I moved!

Hello friends,

First of all, thanks for reading my little blog. It has been a really fun few months and I’m hoping for many more.

Second of all, I have a very exciting announcement! This blog has officially moved! From now on, you can find me at pdxfoodlove.com

See you on the other side! :)


Goodies from the Library

I can’t believe I didn’t already know about this book, but I stumbled upon it thanks to a great feature of the Multnomah County Library called “Lucky Day” where they try to promote popular reads.

I am so excited to start reading this! Though, it will be a lot of bad news. It makes me happy that right now we are exclusively eating tomatoes from our backyard and from our CSA, but that is most certainly not always the case.  I think there’s a good chance this book will make it more of a priority.

This cookbook that I picked up is packed with information. Not only does it include the ins and outs of regular canning, but it is a full cookbook worth of recipes for preserves, pickles, and more. It also has some really interesting tips about how to store vegetables – for example, did you know that you can store carrots in a box full of dirt in your basement, and they will keep for months? It also has how-tos for braiding garlic, drying tomatoes and tons of other old-school processes that we pay a premium for at grocery stores. Maybe it’s time to do it myself!

Pondering tomatoes. We have a lot of them.

These are the tomatoes that I picked during one weekday last week. Since then we’ve made homemade salsa (twice), eaten plenty of them raw and in salads and we still have a bunch of them — which I love.

I’ve decided that this summer and fall I will try to see how many ways I can use them creatively. I’d like to learn to can, but I also have discovered that I could dry them in the sun or in the oven and keep them for a later date. I could also probably pack them in oil and charge $6/pint… hmm…(but seriously, how awesome does having homemade dried tomatoes sound?)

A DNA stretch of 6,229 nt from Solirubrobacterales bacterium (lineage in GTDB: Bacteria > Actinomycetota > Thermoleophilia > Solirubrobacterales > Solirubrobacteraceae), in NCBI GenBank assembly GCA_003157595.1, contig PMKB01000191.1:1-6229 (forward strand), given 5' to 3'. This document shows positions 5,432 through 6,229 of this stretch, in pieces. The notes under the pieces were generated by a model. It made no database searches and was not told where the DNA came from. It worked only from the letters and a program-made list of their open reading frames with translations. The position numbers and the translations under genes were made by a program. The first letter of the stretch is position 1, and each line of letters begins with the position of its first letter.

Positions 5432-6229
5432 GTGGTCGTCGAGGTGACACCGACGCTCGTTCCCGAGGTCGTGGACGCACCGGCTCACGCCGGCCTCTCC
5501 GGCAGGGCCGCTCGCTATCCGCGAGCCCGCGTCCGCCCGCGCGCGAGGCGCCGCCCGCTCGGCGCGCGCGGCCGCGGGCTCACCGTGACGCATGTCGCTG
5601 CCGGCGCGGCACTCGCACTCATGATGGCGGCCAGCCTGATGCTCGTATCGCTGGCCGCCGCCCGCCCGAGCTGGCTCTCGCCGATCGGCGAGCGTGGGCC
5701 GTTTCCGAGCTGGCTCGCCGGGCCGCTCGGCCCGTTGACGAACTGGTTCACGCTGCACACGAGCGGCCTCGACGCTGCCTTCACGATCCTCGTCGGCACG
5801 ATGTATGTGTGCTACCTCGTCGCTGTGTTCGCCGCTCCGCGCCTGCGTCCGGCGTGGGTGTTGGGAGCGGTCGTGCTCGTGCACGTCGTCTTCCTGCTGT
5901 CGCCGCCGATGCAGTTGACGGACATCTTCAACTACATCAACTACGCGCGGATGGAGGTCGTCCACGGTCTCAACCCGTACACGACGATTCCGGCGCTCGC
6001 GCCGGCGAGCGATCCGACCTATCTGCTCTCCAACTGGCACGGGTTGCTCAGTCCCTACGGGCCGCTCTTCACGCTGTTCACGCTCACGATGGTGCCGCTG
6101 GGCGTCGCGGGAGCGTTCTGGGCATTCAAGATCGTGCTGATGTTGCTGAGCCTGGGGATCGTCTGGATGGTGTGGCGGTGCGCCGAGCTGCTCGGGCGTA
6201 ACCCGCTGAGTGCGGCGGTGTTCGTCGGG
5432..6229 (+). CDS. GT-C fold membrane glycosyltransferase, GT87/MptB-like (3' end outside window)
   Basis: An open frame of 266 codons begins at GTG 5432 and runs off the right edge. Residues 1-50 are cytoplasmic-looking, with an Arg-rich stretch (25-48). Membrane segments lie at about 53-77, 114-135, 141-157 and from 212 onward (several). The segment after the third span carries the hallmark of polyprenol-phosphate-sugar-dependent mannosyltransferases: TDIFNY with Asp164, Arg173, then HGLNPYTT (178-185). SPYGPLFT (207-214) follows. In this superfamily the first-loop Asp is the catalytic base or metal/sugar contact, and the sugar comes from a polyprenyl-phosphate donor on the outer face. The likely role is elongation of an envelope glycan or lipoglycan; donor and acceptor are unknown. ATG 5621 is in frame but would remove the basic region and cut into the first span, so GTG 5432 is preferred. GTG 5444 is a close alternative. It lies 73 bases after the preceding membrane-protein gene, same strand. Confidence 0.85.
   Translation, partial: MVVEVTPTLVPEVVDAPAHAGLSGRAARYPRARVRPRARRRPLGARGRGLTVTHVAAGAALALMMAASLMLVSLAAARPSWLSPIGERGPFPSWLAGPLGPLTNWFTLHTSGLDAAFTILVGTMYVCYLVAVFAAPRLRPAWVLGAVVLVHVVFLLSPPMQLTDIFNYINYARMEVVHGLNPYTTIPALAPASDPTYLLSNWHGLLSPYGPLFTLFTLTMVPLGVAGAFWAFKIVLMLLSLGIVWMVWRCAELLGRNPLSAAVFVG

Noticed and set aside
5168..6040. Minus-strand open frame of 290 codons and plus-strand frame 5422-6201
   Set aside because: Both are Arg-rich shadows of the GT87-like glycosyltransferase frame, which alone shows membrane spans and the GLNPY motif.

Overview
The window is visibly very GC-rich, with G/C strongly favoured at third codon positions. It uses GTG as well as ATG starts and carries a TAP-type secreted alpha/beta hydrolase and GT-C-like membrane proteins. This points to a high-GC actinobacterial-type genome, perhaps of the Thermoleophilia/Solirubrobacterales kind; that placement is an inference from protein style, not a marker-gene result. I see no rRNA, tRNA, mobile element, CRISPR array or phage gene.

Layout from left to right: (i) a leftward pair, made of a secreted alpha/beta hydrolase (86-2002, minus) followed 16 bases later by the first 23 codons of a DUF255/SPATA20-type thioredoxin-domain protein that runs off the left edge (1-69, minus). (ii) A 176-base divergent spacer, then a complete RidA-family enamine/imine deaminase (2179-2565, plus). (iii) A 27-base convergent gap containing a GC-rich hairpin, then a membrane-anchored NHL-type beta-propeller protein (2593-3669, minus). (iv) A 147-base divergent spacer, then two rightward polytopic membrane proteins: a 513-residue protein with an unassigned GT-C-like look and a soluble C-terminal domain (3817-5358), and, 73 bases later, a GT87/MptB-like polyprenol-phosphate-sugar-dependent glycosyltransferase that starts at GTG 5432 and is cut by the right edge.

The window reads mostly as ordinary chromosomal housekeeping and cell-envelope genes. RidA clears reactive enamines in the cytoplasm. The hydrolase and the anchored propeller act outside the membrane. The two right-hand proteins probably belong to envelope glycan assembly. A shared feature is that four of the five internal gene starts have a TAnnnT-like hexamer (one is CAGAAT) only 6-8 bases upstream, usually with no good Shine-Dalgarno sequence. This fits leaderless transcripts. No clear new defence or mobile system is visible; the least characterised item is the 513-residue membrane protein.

Long story short, I am on the lookout for creative, frugal and/or interesting ways to use lots of homemade tomatoes. I think this is an opportunity to learn a lot and make good use of the literal fruits of our effort. Send me your ideas!

Swoon-worthy Molasses Cookies

I know there are two schools of thought when it comes to cookies, so I had better go right out and say it: with a few exceptions, I am a soft and chewy cookie person. The kind of person that usually subtracts 1-2 minutes of bake time from any new recipe just to be certain I don’t overcook. It’s not to say I don’t love the occasional crispy cookie. But I completely melt for chewy ones.

I can’t believe this is the first cookie post I’ll have made on this blog. Expect many more to come. I love making cookies more than any other dessert, but it’s tough to pass up on delicious fruit desserts when there’s so much fresh summer produce.

However, I’ve been thinking for a while that I need to try making these delicious molasses cookies:

Good, right? Look at that crevice of molassesy goodness. That is what makes these i

The recipe I used for these cookies is from Joy of Baking. For two dozen cookies, you will need:

  • 2 cups all purpose flour
  • 1 teaspoon baking soda
  • 1/4 teaspoon salt
  • 1 teaspoon ground cinnamon
  • 1/2 teaspoon ground cloves
  • 1/2 cup unsalted butter, room temperature
  • 1 cup  dark brown sugar
  • 2 tablespoons vegetable, canola, or safflower oil
  • 1/3 cup  molasses
  • 1 large egg
  • 1/2 teaspoon pure vanilla extract

Allow the butter to come up to room temperature while you sift the dry ingredients together and set aside. Cream the butter and sugar for several minutes until they are well-mixed and fluffy.

Next, add the molasses, egg, and oil and keep mixing.

Add the dry ingredients and mix (slowly, or that flour is going everywhere!) Then cover and refrigerate for at least 30 minutes.

Put about 1/2 cup of sugar into a small bowl and use a small cookie scoop to make balls of dough, and then drop them into the sugar and roll them around to coat the cookie.

Then, flatten them out to about 1/3 of an inch. Give them more space than I did here, or add some flour to the dough if you prefer cookies with more height. These cookies spread way out during baking.

Cook at 375 for about 10 minutes, switching your baking sheets halfway through.

Allow to set up another 10 minutes before transferring them to cooling racks.

And then take glamour shots of your cookies:

So. Tasty. I brought two of these to work today and told myself I’d eat one and save the other for a little treat when I finished my project. When I finished the project, the cookies were already gone.

Grilled Vegetable Gazpacho

Gazpacho doesn’t alway get the love it deserves. I get it: cold soups aren’t a huge part of American cuisine. But that should change! And this recipe is only one reason why.

Here’s what you need:

  • 4 large garlic cloves, unpeeled
  • 2 large red bell peppers, cored and quartered
  • 2 large yellow bell peppers, cored and quartered